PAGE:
As it did in 2005, the government has again announced a raft of measures to tackle the insecurity, from dispatching more than 10,000 soldiers to guard sensitive sites, to new initiatives to teach secular and republican values at school.
"I agree we need to stress education and school, to transmit the values of tolerance and acceptance of others," said Sylvie, who teaches middle school in a suburb of Paris. "But," she added, in reference to extremist material circulating on the Internet, "we also need to be careful in teaching kids how to be more critical in dealing with all the information they receive."
Despite pleas by government officials, for Jews like Herve Atlan, last month's shootings simply confirm sentiments that France is no longer a safe place to live. Last year, a record 7,000 French Jews emigrated to Israel for a mix of reasons, though some cited anti-Semitism.
"The government makes great declarations - that France without Jews is not France - but there's no action," says Atlan, who lives near the kosher supermarket where Amedy Coulibaly killed four people last month. "We all talk about leaving, but we're attached to this country."
But, for anesthesiologist Alain Soucot, window-shopping this week along the narrow streets of the city's historic Jewish quarter, last month's shootings proved the tipping point. "To be honest, I'm thinking about doing my Aliyah," Soucot said, using a Hebrew word that refers to the immigration of diaspora Jews to Israel. "For several different reasons. My son moved to Israel in September. But the recent events are a warning that we need to be prepared to go."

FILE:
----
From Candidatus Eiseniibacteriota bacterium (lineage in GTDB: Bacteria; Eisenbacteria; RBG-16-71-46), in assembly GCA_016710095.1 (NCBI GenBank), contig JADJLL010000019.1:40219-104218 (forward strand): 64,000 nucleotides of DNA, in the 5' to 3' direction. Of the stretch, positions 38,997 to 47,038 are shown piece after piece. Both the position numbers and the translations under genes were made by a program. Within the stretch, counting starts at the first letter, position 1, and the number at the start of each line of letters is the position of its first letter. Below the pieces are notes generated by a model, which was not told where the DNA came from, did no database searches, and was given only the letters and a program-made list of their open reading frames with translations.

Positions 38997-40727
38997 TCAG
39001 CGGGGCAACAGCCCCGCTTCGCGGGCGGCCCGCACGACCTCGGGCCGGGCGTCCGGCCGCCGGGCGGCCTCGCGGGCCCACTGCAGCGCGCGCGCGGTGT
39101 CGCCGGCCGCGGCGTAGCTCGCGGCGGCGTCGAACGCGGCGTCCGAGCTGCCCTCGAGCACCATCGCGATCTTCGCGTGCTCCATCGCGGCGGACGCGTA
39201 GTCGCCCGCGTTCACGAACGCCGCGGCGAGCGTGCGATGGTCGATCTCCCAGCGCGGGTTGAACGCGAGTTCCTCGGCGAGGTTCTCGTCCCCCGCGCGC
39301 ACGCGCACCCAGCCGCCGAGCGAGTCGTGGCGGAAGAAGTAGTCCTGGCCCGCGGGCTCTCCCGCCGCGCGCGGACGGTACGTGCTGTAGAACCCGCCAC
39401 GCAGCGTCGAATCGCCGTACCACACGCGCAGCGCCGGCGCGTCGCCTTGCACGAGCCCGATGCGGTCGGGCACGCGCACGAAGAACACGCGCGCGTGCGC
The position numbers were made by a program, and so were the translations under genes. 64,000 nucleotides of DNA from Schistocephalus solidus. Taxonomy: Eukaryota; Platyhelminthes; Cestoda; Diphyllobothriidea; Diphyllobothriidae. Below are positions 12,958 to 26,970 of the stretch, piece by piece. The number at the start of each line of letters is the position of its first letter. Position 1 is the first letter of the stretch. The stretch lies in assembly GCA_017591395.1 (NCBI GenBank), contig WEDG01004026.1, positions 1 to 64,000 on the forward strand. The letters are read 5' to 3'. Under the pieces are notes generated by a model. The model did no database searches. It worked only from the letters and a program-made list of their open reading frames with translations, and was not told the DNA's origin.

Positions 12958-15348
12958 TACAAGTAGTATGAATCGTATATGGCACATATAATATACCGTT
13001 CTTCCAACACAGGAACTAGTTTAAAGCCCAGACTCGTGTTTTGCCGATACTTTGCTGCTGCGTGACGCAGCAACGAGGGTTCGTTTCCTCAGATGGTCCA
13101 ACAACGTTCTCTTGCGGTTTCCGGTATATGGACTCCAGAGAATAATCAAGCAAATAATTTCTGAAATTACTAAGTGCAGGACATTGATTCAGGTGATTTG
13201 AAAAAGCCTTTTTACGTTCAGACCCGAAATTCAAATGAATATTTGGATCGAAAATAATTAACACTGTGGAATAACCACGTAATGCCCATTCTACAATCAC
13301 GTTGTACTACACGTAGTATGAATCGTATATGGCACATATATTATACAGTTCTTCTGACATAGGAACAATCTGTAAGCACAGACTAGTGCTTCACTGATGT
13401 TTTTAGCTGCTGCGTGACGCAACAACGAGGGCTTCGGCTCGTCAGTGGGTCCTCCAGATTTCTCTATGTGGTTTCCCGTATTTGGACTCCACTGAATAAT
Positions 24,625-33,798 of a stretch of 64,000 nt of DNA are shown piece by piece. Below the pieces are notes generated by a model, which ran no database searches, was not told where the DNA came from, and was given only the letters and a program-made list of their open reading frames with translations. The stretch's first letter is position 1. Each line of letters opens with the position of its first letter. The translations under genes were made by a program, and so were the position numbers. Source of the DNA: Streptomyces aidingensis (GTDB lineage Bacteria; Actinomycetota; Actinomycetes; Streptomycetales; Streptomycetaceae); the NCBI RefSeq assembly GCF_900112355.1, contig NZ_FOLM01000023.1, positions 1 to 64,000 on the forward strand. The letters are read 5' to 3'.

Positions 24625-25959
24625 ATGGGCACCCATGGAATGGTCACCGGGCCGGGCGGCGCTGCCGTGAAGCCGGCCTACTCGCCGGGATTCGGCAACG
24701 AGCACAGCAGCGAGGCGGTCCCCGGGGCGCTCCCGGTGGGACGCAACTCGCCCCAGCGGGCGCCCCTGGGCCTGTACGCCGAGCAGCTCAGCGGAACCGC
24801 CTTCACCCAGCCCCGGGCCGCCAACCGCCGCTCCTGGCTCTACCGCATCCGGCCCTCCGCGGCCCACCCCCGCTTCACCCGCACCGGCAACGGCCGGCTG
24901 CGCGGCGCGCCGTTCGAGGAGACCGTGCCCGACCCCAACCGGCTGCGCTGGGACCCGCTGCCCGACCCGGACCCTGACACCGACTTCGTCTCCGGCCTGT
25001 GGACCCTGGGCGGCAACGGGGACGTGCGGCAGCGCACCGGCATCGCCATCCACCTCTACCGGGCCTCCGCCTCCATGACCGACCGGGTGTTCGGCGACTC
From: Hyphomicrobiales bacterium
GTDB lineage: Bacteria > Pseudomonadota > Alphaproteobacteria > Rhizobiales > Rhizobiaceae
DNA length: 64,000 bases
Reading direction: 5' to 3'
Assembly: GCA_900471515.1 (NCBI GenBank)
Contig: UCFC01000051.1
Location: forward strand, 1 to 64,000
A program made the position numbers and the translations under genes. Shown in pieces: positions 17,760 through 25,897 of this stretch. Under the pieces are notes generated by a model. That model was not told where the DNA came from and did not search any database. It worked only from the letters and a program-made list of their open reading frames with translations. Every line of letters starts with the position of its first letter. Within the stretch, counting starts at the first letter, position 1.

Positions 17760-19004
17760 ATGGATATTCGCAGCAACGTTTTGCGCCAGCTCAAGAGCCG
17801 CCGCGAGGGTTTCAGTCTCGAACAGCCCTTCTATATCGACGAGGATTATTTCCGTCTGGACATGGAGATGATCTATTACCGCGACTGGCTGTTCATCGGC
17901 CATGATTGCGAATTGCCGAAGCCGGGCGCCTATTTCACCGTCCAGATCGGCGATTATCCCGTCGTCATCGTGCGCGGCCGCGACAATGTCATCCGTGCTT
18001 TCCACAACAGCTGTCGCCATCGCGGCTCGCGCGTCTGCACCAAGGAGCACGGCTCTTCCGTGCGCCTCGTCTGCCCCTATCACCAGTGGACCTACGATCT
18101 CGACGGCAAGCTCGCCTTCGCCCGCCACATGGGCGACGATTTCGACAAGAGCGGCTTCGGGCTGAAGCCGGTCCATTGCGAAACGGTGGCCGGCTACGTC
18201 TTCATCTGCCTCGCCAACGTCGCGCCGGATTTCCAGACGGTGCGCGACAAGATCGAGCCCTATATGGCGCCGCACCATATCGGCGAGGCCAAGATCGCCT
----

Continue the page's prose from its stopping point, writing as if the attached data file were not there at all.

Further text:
Jews are not the only ones worried. Truck driver Abdel Fatah, sporting the beard of a devout Muslim, says he also feels targeted. "Islamophobia is a problem," he said. "All you have to do is see the way they look at us."
Near the Seine river, massive banners proclaiming "Paris is Charlie" and "Charlie Hebdo, honorary citizen of Paris" still flank city hall in testament to the irreverent and sometimes crude weekly where 12 people were gunned down on January 7 by the brothers Cherif and Said Kouachi.
A week later, the magazine came out with a defiant "survivors issue" with a cover featuring a caricature of the Islamic prophet Muhammad. It sold several million copies. Charlie Hebdo's subscription base has also soared to 200,000, compared to just over 10,000 before the attacks. The next edition is expected on February 25, and "will probably not" contain more cartoons of the Islamic prophet, its management has announced.
"It's important to let Charlie Hebdo know it needs to keep on with its mission: to give us information, to make us laugh, to desacralize and demystify," said Alain Veaux, who bought a "survivors" copy. "I haven't always agreed with the newspaper, but I think it needs support from all of us today."